Pak Wins Hall of Fame Awaits

By Sports NetworkMay 9, 2004, 4:00 pm
04 Michelob Ultra Light OpenWILLIAMSBURG, Va. -- Se Ri Pak fired a 6-under 65 on Sunday to come from behind and win the Michelob Ultra Open. She finished at 9-under-par 275 and defeated Lorena Ochoa and Juli Inkster by two shots at the River Course at Kingsmill Golf Club.
 
The win was Pak's first of the 2004 campaign and her 22nd since joining the LPGA Tour in 1998. The victory on Sunday qualified her for the LPGA Tour Hall of Fame, but she will not be enshrined until 2008. A golfer must have played 10 years on tour to qualify for the Hall of Fame.
 
'This means a lot,' said Pak, 26. 'This is what I worked so hard for the last seven years. Finally I've done it. Now I can feel free to play and hopefully enjoy it.'
 
Inkster posted a 4-under 67 on Sunday while Ochoa, who shared the third-round lead in an attempt to earn her first LPGA Tour title, only managed an even-par 71.
 
Hee-Won Han carded a 5-under 67 and tied for fourth place with Wendy Doolan. Doolan shot a 1-under 70 and joined Han at 4-under-par 280 on Sunday.
 
Michelle Wie, the 14-year-old amateur star, posted a 1-over 72 and tied for 13th place at even-par 144.
 
Pak, who trailed by four at the start of Sunday's final round, flew out of the gate with three birdies in her first five holes. She dropped a shot at the sixth, but Pak was near Ochoa's lead right before making the turn.
 
Pak sank a 20-foot, left-to-right breaker for birdie at the eighth, then holed a 4-footer for birdie at No. 9 to get within one of Ochoa's lead.
 
When Pak rolled home a 6-foot birdie putt at the 11th, she matched Ochoa in first at 8-under par. Ochoa dropped strokes to par at the ninth and 10th, leaving Pak alone atop the leaderboard.
 
Pak padded her advantage with a 12-foot birdie putt at the 14th. She missed the green in two at the par-5 15th, but chipped close and converted the birdie try. Ochoa bogeyed the 14th so Pak was comfortably out in front.
 
Inkster eagled the 15th, then birdied No. 17 to reach minus-7, but needed several miscues down the stretch from Pak. Inkster got one mistake from Pak as the newest Hall of Famer missed the green long and left at the 16th. Pak's chip came up 25 feet short and she missed the par putt to fall back to 9 under par.
 
Pak settled after the hiccup at 16. She had seven feet for birdie at 17 and 15 feet at the last but missed both. It would not matter as Ochoa did not make up any ground and Pak was on her way to the winner's circle.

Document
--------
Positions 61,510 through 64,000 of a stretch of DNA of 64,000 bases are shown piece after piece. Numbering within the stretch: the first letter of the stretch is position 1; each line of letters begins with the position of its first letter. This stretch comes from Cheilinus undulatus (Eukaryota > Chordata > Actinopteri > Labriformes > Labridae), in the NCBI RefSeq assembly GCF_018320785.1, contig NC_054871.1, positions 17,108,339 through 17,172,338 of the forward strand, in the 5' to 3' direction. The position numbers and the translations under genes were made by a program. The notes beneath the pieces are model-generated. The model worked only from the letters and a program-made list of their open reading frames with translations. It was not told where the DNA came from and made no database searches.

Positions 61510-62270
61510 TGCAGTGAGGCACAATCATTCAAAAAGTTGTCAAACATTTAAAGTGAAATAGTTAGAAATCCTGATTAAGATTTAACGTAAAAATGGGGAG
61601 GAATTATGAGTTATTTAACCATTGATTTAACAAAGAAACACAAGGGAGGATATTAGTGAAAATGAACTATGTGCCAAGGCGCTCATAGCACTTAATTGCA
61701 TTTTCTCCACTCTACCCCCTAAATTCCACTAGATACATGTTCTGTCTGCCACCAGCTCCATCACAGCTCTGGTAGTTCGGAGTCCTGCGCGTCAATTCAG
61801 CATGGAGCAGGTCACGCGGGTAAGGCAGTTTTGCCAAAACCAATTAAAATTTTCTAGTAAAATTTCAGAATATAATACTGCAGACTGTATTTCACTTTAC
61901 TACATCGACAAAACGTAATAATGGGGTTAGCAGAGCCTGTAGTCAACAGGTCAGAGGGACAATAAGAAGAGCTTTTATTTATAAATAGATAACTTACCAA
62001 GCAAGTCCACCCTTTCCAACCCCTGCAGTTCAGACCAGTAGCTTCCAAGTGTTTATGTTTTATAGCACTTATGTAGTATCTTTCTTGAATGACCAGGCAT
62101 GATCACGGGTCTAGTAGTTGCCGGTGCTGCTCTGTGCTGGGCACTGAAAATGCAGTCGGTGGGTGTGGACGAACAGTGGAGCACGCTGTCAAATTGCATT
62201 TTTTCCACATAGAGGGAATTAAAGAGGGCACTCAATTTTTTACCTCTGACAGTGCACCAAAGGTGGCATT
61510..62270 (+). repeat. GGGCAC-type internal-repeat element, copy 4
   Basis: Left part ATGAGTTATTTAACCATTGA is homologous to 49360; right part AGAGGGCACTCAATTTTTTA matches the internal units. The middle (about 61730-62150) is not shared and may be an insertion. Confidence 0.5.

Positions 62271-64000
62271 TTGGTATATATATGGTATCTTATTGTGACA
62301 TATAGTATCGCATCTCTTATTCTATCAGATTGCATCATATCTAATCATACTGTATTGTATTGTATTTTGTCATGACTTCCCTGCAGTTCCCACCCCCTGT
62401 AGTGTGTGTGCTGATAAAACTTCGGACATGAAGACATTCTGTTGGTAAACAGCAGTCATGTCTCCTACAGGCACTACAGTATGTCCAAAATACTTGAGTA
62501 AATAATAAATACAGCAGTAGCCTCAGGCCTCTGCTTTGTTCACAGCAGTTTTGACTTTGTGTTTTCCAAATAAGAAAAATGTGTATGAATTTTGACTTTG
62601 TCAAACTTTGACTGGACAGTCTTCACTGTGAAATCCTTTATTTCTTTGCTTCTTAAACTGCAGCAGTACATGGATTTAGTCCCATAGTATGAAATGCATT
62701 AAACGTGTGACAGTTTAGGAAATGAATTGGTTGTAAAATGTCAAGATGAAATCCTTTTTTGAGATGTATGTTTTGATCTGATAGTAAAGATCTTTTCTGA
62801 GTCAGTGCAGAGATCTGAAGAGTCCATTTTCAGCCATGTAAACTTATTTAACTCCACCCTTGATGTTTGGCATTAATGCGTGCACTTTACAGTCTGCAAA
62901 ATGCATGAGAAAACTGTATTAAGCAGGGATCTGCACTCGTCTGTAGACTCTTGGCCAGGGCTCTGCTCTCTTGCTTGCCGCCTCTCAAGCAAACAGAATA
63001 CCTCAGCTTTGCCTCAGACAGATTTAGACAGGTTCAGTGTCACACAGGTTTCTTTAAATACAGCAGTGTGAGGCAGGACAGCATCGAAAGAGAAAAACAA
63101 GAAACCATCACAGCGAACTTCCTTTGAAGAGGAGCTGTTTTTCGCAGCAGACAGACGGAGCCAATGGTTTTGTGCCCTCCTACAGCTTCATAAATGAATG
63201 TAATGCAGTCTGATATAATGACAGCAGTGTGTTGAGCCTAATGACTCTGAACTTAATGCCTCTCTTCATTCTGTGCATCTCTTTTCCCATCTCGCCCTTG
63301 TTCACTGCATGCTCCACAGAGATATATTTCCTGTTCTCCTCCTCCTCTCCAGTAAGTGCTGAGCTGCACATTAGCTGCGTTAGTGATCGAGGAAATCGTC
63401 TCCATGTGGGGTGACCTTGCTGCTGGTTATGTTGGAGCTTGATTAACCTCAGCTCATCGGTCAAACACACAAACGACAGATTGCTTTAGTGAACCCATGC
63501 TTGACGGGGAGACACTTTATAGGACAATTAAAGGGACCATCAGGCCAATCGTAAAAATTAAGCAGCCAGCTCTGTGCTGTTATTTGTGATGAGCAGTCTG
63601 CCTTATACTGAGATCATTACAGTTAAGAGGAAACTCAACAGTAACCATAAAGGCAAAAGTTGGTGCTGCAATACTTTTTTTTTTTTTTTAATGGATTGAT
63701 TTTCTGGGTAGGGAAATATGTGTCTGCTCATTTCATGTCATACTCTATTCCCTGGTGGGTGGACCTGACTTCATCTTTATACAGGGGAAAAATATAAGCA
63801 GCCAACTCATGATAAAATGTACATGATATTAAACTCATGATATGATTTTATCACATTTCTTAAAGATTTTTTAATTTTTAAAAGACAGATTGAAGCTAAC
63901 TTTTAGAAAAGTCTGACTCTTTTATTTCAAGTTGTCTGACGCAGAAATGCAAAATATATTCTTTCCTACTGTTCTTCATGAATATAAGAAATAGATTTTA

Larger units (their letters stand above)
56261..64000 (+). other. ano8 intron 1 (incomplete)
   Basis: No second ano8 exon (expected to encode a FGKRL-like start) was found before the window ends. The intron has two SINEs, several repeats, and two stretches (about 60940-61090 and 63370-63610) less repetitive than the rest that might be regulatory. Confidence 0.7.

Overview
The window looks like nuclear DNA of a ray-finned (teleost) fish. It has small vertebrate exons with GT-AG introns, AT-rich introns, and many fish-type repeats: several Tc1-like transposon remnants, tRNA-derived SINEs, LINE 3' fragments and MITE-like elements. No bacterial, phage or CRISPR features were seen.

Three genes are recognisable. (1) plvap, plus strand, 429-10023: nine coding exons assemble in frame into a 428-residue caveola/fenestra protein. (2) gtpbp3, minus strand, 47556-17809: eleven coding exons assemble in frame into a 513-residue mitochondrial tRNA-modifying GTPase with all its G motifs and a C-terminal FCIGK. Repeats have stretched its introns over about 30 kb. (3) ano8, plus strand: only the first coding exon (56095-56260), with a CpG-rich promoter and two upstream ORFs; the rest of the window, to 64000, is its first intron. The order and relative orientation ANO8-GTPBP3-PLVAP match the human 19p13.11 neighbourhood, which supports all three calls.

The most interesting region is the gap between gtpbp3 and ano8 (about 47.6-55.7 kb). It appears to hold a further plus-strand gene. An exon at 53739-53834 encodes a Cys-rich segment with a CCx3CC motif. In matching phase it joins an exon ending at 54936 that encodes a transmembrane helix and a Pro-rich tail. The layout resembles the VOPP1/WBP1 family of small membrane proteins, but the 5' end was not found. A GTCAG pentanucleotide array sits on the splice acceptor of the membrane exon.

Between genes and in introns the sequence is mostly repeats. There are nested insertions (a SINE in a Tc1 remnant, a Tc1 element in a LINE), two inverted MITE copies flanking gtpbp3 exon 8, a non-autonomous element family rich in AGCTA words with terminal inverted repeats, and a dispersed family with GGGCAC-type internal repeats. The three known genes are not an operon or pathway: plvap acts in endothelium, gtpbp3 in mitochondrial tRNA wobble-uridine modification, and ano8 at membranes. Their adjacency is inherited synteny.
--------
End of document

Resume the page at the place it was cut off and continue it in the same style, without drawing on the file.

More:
'Golf's kind of funny,' said Pak, who pocketed $330,000 for the win. 'I was struggling earlier this week. Yesterday I started making more putts and my confidence came back.'
 
Cristie Kerr, who shared the lead with Ochoa after Saturday's third round, struggled to a 4-over 75 in Sunday's final round. She tied for sixth place with Mi-Hyun Kim, who shot a 2-under 69, at 3-under-par 281.
 
Annika Sorenstam, the top-ranked player in the game, carded an even-par 71 and shared eighth place with Pat Hurst and Helen Alfredsson, who both also shot 71s on Sunday. The trio came in at minus-2.
 
Karrie Webb fired a 67 for a solo 11th-place finish at minus-1 and 2003 winner Grace Park was among the group with Wie at even-par 284.
 
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    What's in the bag: CareerBuilder winner Rahm

    By Golf Channel DigitalJanuary 22, 2018, 10:37 pm

    Jon Rahm defeated Andrew Landry in a playoff to earn his second PGA Tour title at the CareerBuilder Challenge. Here's what's in his bag:

    Driver: TaylorMade M4 (9.5 degrees), with Aldila Tour Green 75 TX shaft

    Fairway wood: TaylorMade M3 (19 degrees), with Aldila Tour Green 75 TX shaft

    Irons: TaylorMade P790 (3), P750 (4-PW), with Project X 6.5 shafts

    Wedges: TaylorMade Milled Grind (52, 56 degrees), Milled Grind Hi-Toe (60 degrees), with Project X 6.5 shafts

    Putter: TaylorMade Spider Tour Red

    Ball: TaylorMade TP5x

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    Strange irked by Rahm-Landry friendly playoff

    By Jason CrookJanuary 22, 2018, 9:45 pm

    Curtis Strange knows a thing or two about winning golf tournaments, and based on his reaction to the CareerBuilder Challenge playoff on Sunday, it’s safe to say he did things a little differently while picking up 17 PGA Tour victories in his Hall-of-Fame career.

    While Jon Rahm and Andrew Landry were “battling” through four extra holes, Strange, 62, tweeted his issues with the duo’s constant chit-chat and friendly banter down the stretch at La Quinta Country Club, where Rahm eventually came out on top.

    The two-time U.S. Open champ then engaged with some followers to explain his point a little more in depth.

    So, yeah ... don't think he's changing his perspective on this topic anytime soon ever.

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    Randall's Rant: The Euros won't just roll over

    By Randall MellJanuary 22, 2018, 9:36 pm